Irish-based employees seeing significant counter-offers when trying to quit – report

3 Mar 2015

Almost half of companies in Ireland counter-offer when staff look to change jobs, a new survey conducted by Brightwater suggests.

The survey, which covered hundreds of employees and employers, shows just how comitted companies are to retaining their staff, which makes sense when extrapolated into the IT industry, where a labour shortage continues to make life hard for business.

Over half of those asked had been made counter-offers in the past, with anything up to 50pc pay increases noted. Interestingly, of those who did accept the counter offer to stay, 8pc were looking for a new job within three months.

Interestingly just 10pc of staff turn down counter-offers according to employers, with this finding given some light when seeing that 30pc of those who did accept thought ‘better the devil you know’.


Of the surveyed employees who rejected a counter-offer, nearly half claim that there is absolutely nothing that could have made them stay with their previous employer. “This,” explains Brightwater, “tells us that, in most cases, the relationship between employer and employee is already irrevocably damaged by the time counter-offers come into play.”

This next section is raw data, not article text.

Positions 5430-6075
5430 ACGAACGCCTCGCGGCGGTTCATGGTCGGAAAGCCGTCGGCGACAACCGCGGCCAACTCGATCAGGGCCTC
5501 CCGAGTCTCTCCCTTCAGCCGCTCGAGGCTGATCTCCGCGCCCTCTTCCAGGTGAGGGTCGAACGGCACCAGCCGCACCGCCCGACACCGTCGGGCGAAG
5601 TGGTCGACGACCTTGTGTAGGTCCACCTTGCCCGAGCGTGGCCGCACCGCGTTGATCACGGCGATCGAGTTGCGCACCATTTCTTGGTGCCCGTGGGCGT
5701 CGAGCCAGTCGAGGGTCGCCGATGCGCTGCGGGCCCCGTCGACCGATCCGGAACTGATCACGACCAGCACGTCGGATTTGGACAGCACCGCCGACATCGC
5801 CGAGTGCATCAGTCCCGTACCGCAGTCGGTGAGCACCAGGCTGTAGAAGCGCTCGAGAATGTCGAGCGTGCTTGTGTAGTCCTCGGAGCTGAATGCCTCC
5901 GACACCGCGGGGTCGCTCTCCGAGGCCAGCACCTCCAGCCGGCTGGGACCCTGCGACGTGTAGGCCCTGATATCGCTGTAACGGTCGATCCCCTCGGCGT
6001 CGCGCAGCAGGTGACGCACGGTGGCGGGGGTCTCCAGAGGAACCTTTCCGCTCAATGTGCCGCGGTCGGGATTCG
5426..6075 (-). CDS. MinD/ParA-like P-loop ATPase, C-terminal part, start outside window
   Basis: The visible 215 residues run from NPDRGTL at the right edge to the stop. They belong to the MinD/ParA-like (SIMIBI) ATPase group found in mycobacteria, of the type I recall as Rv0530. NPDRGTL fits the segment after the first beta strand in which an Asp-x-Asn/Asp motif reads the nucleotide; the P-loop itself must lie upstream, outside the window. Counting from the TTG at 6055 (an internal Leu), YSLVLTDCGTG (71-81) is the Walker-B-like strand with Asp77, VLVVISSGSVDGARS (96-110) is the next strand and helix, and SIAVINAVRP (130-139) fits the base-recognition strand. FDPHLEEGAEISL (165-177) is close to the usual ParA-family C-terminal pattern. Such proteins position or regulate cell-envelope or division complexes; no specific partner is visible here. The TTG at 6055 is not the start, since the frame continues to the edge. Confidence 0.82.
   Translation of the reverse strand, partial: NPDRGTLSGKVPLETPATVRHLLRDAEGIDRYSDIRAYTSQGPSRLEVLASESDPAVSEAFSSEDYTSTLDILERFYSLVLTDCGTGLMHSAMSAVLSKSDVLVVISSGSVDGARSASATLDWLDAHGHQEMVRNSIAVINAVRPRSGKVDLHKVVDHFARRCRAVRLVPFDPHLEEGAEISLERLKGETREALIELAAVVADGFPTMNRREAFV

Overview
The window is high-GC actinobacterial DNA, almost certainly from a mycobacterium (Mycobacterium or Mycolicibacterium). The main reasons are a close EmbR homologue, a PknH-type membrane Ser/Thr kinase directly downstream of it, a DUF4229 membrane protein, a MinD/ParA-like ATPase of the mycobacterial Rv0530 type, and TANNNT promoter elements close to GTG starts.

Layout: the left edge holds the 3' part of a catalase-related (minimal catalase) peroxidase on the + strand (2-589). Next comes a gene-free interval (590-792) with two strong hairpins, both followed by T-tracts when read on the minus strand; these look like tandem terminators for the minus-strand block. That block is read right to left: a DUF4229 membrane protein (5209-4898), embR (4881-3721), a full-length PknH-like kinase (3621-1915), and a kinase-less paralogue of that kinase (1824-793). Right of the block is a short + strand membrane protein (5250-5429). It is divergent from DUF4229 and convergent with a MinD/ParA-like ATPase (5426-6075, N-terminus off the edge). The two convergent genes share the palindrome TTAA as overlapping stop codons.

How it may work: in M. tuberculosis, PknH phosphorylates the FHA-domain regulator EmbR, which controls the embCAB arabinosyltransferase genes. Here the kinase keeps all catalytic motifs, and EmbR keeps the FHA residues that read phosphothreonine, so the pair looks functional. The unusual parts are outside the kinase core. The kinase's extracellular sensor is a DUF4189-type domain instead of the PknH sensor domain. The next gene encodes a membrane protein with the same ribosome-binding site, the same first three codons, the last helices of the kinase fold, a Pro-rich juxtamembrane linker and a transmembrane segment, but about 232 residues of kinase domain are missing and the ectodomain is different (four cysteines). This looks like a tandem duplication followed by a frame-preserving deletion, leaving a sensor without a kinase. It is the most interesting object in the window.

Brightwater’s findings strongly indicate a swing in the balance of negotiating power away from employers and in favour of key employees, who can now command increased salaries and benefits from companies desperate to retain their skills in house.

“The fact that companies are now willing to put their money where their mouth is and make substantial counter-offers suggests a returning confidence in economic conditions,” says Brightwater’s MD, David Bloch.

Importance of staff

“It also once again highlights the vital importance and major challenge of attracting and retaining talented staff.”

Meanwhile a PricewaterhouseCoopers survey released yesterday indicates a growth in pay rises in Ireland, rising 2pc this year and something similar next.

“But pay increases won’t necessarily be across the board,” explains The Irish Times, “with individual performance (80pc) the top driver of salary increases. External benchmarking has become more prevalent in recent years and is now the second most popular driver of pay increases (74pc) followed by company performance (72pc).”

Employee tug-of-war image via Shutterstock

Gordon Hunt
By Gordon Hunt

Gordon Hunt joined Silicon Republic in October 2014 as a journalist. He spends most of his time avoiding conversations about music, appreciating even the least creative pun and rueing the day he panicked when meeting Paul McGrath. His favourite thing on the internet is the ‘Random Article’ link on Wikipedia.

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